|Date December 1-2, 1988||Deaths none|
|Target LAZ-687 bus with schoolchidlren|
Attack type Hijacking, hostage taking
Perpetrators Pavel Yakshiyants, Vladimir Muravlev, German Vishnyakov, Vladimir Anastasov
1988 Ordzhonikidze Bus Hijacking
On 1 December 1988 a LAZ-687 bus carrying thirty fourth-grade pupils and one teacher from school 42 in Ordzhonikidze, Soviet Union (now Vladikavkaz in Russia) was hijacked by four armed criminals, led by Pavel Yakshiyants.
The local authorities conceded to the hijackers' demands and provided an Ilyushin Il-76 aircraft to fly the hijackers to Israel. Upon landing at Tel Aviv's Ben Gurion Airport, however, the hijackers surrendered to local troops and police without resistance. They were extradited to the Soviet Union and sentenced to prison terms, although at that time Israel and the Soviet Union had no extradition treaty. All hostages were released. Then-Defense Minister of Israel Yitzhak Rabin criticized Soviet authorities for providing the hijackers with an aircraft and flying them to Israel in exchange for the release of the hostages.
The four hijackers were Pavel Levonovich Yakshiyants, Vladimir Alexandrovich Muravlev, German Lvovich Vishnyakov and Vladimir Robertovich Anastasov. Yakshiyants and Muravlev were convicts. Yakshiyants, an Armenian, was first convicted when he was 17 and sentenced to two years in prison for theft. Later he was sentenced to four years in prison for robbery. In 1972 he was sentenced to ten years, again for robbery, but in 1979 he was released on parole.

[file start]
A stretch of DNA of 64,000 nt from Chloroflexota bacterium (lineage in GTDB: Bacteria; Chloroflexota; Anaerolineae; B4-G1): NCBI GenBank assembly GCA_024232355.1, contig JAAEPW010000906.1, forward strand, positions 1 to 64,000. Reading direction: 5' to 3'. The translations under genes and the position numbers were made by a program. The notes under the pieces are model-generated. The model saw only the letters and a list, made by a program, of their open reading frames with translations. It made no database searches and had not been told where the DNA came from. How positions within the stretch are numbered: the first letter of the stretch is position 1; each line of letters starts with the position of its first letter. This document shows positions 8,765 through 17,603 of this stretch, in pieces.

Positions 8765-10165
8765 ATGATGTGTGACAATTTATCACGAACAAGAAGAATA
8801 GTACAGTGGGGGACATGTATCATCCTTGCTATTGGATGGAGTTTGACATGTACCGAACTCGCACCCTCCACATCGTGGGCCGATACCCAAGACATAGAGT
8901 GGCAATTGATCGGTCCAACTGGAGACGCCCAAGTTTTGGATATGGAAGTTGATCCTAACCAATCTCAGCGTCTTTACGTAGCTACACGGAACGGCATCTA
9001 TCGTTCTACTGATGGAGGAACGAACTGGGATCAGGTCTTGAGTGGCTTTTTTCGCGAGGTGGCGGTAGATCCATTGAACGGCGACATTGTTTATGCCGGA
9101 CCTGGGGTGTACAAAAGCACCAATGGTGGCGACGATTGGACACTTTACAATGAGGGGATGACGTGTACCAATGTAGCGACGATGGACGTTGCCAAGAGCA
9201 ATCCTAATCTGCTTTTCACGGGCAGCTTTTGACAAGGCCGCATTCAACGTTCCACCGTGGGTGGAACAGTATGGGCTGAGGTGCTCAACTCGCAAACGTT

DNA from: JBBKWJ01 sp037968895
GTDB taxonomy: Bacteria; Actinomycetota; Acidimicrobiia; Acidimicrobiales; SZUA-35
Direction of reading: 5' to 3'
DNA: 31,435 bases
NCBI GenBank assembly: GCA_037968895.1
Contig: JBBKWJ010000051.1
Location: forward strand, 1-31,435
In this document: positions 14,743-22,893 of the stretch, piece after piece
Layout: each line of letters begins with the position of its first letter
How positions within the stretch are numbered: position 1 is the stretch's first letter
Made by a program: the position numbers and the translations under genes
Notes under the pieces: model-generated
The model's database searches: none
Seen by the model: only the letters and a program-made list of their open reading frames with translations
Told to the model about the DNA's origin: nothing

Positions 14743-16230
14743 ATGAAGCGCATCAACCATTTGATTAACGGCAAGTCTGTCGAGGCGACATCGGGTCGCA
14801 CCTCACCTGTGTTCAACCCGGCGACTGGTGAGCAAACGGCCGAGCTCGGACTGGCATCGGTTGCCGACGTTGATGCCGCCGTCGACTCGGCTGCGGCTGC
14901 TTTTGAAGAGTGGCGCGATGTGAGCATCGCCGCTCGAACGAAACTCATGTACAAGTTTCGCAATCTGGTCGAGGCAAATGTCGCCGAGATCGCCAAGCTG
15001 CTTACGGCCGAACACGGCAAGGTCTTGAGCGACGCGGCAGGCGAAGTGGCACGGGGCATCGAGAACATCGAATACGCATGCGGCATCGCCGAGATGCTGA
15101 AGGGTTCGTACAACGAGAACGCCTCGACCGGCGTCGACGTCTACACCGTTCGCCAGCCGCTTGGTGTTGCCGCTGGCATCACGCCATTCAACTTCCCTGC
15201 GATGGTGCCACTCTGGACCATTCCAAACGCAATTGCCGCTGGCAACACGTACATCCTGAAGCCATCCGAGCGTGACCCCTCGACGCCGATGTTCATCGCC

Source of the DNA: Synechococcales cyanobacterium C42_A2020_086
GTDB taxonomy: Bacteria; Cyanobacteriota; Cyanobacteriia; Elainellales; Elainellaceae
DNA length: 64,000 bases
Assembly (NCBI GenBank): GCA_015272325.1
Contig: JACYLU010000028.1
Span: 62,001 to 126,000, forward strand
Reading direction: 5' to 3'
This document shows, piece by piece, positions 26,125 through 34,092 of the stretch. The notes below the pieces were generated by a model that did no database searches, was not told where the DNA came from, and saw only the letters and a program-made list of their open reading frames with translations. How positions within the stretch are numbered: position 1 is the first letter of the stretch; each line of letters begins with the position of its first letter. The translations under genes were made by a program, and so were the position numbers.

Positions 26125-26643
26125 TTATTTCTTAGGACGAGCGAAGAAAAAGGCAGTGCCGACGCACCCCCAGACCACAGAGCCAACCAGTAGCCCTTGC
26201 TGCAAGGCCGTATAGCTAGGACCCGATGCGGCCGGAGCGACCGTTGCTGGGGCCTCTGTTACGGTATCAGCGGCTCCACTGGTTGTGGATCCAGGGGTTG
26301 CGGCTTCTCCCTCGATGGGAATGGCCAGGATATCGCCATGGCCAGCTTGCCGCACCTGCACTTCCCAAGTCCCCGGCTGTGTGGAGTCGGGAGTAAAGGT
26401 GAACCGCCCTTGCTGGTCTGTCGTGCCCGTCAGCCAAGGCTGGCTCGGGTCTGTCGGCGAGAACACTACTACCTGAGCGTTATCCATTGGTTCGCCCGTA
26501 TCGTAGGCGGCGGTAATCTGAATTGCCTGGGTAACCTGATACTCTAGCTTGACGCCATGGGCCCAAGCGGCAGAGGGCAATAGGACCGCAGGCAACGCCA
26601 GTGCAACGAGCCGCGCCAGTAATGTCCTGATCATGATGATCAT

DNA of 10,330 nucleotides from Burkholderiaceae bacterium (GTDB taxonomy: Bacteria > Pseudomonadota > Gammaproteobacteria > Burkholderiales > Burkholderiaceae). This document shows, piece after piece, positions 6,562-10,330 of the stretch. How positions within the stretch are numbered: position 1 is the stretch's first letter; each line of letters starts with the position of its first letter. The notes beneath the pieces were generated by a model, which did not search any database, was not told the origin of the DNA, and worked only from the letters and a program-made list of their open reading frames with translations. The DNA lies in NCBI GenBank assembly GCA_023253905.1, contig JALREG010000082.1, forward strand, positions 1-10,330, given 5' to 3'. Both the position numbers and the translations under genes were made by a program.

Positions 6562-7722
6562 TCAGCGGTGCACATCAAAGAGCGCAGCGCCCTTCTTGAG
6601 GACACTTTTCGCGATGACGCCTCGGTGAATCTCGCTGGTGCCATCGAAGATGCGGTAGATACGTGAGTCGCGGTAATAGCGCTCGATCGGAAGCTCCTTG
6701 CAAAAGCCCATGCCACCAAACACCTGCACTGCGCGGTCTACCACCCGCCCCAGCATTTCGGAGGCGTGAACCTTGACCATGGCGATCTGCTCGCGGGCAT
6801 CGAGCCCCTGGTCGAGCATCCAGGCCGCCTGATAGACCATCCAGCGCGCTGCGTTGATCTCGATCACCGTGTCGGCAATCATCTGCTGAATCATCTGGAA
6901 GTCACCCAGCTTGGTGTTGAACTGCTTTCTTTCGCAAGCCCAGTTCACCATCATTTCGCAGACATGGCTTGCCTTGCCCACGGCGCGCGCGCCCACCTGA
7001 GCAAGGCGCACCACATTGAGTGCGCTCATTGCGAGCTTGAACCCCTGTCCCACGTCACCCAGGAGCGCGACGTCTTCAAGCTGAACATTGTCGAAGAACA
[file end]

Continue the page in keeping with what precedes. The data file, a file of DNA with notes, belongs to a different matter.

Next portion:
The schoolchildren had finished an outing to a local printing plant when a man approached them saying he was the driver sent to take them home. Subsequently, the teacher and her 10- and 11-year-old pupils boarded the bus to find themselves the hostages of four armed men. The children were used as a human shield and bargaining chip. The hijackers rode to the local obkom and demanded about 2 million rubles (about $3.3 million at the time) and an aircraft. The bus windows were curtained so that the law enforcement units could not see what was happening inside.
The authorities conceded, but the airport of Ordzhonikidze was unable to handle the large Ilyushin Il-76 cargo aircraft, that was sent. The hijackers rode to the airport of Mineralnye Vody, having a free passage. Alpha Group was mobilized for hostage rescue. It learned that the hijackers were planning to land in Tashkent to pick up their friend. Then they planned to fly to Pakistan, but changed their mind and chose Israel instead.
The aircraft, escorted by Israeli fighter aircraft, landed on a remote darkened runway. It was surrounded by army and police vehicles and ambulances. According to an Ilyushin Il-76 crew member, the hijackers asked whether this was Israel or Syria and if this is Israel they would stay. Army Central Commander Maj. Gen. Amram Mitzna told that the hijackers demanded proof that they were actually in Israel, wanting to hear Yiddish or see a Star of David. When a soldier on the runway spoke a few words in Yiddish, the hijackers left the aircraft with their hands in the air. The hostages were flown back to Ordzhonikidze.